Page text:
ELSE DATEDIFF(MINUTE, CASE WHEN start_time < '09:00' THEN '09:00' ELSE start_time END,
				CASE WHEN #days > 0 OR end_time > '17:00' THEN '17:00' ELSE end_time END) 
		END AS minutes_worked
	FROM times
	UNION ALL
	-- inbetween days
	SELECT 
		CASE 
			WHEN DATEDIFF(DAY, 0, DATEADD(DAY, day#, @start_date)) % 7 IN (5, 6) THEN 0 --Sat/Sun
			ELSE 8 * 60 
		END AS minutes_worked
	FROM times
	CROSS JOIN days
	WHERE
		day# BETWEEN 1 AND (#days - 1)
	UNION ALL
	-- ending day	
	SELECT 
		CASE 
			WHEN DATEDIFF(DAY, 0, @start_date) % 7 IN (5, 6) OR end_time < '09:00' THEN 0 --Sat/Sun/Before-hours
			WHEN #days = 0 AND start_time > '17:00' THEN 0 --After-hours
			ELSE DATEDIFF(MINUTE, '09:00', CASE WHEN end_time > '17:00' THEN '17:00' ELSE end_time END) 
		END AS minutes_worked
	FROM times
) AS derived
RETURN @minutes_worked
END --FUNCTION

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LVL 51

Expert Comment

by:Mark Wills
Comment Utility
OK, to answer your question "YES I have".

There seems to be some good answers above, but I am not sure of the datasource.

Understand the requirement, and no real problems, it can be done with respect to the requested date +time ranges.

But the approach will differ slightly depending on that datasource. If for example there is a "timecard" where people clock in and clock out, then the working day could be represented over a few different rows based on "type" of time record (e.g. "start shift", "start break", "start lunch", "end break", "end shift"). Or, if like a timesheet then likely to have "started" and "ended" times on the timesheet. Or, if like a jobsheet, then might have start + end for multiple jobs within the one day.

So, maybe if you could dummy up a few rows and put in a couple of tricky ones (if there is such a thing), I am sure we can give you a definitive solution.
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Author Comment

by:Grffster
Comment Utility
Here's some data for you to try out. I'm ignoring break times, so it's only for start and end time and it needs to calculate the number of minutes or hours between two dates excluding the non-working times being before 9am and after 5pm on weekdays, and all weekend.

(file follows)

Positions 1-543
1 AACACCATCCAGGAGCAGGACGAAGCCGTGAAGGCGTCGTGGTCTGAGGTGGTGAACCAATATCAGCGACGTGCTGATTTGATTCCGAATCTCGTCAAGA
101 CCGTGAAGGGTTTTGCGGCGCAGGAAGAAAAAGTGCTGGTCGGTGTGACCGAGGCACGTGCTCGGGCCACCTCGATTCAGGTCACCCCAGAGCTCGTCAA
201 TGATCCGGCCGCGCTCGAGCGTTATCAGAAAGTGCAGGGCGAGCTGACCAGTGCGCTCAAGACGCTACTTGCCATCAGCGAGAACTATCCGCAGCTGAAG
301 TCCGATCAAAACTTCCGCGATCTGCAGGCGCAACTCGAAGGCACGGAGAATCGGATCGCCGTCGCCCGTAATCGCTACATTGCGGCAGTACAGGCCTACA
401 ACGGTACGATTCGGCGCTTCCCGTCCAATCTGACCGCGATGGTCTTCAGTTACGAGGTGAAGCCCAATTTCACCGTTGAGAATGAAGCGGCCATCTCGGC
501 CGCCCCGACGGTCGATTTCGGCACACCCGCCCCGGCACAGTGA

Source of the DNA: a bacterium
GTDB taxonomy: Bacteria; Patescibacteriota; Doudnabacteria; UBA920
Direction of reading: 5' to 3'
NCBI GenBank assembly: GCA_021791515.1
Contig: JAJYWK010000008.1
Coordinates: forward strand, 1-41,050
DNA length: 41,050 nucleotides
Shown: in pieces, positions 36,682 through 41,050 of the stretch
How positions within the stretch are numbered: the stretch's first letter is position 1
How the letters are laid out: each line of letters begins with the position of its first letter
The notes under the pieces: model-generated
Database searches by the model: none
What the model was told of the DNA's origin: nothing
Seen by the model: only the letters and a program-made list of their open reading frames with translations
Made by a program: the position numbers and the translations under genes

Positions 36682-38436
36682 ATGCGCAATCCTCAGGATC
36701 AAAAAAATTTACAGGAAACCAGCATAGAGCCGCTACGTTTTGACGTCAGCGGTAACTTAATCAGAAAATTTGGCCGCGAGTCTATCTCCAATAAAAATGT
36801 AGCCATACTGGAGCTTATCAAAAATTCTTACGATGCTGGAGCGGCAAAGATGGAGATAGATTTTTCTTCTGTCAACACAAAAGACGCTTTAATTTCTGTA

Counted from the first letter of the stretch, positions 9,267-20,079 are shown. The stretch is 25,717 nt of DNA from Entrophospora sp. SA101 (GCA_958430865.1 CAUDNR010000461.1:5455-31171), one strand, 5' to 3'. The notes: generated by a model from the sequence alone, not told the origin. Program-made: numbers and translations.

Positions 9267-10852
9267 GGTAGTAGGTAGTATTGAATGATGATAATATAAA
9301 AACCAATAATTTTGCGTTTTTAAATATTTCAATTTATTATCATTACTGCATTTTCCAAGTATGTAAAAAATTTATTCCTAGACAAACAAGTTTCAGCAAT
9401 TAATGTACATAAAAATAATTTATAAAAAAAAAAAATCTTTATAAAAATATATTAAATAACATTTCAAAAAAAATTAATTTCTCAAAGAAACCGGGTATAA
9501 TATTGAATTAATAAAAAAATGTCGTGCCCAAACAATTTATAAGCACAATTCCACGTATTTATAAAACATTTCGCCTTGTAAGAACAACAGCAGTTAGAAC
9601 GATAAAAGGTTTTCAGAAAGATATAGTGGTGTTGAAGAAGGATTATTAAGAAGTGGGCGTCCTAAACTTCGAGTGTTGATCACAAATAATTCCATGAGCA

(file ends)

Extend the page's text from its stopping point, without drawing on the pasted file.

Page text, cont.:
create table #tempvals
(
	personid int,
	starttime datetime,
	endtime datetime
)

insert into #tempvals
select 1, '03 jan 2013 08:00', '03 jan 2013 08:45'
union all
select 2, '03 jan 2013 08:00', '03 jan 2013 09:45'
union all
select 3, '03 jan 2013 11:00', '03 jan 2013 11:45'
union all
select 4, '03 jan 2013 11:00', '03 jan 2013 16:45'
union all
select 5, '03 jan 2013 11:00', '03 jan 2013 17:45'
union all
select 6, '03 jan 2013 11:00', '04 jan 2013 11:00'
union all
select 7, '03 jan 2013 13:00', '07 jan 2013 09:45'
union all
select 8, '05 jan 2013 10:00', '06 jan 2013 09:45'
union all
select 9, '03 jan 2013 16:00', '14 jan 2013 09:45'

select * from #tempvals

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I've also attached a spreadsheet highlighting what I'd expect the results to be.
minutes-worked-example.xlsx
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Expert Comment

by:ScottPletcher
Comment Utility
CORRECTION:

Need to add a WHERE condition to the "last day", then it works fine:

ALTER FUNCTION dbo.CalcWorkMinutes (
    @start_date datetime,
    @end_date datetime
)
--SELECT dbo.CalcWorkMinutes('20130104 14:30', '20130107 10:45')
RETURNS int
AS
BEGIN
DECLARE @minutes_worked int
;WITH times AS (
	SELECT
		DATEDIFF(DAY, @start_date, @end_date) AS #days,
		DATEADD(DAY, -DATEDIFF(DAY, 0, @start_date), @start_date) AS start_time,
		DATEADD(DAY, -DATEDIFF(DAY, 0, @end_date), @end_date) AS end_time
),
days AS (
	SELECT 0 AS day# UNION ALL SELECT 1 UNION ALL SELECT 2 UNION ALL SELECT 3 UNION ALL SELECT 4 UNION ALL
	SELECT 5 UNION ALL SELECT 6 UNION ALL SELECT 7 UNION ALL SELECT 8 UNION ALL SELECT 9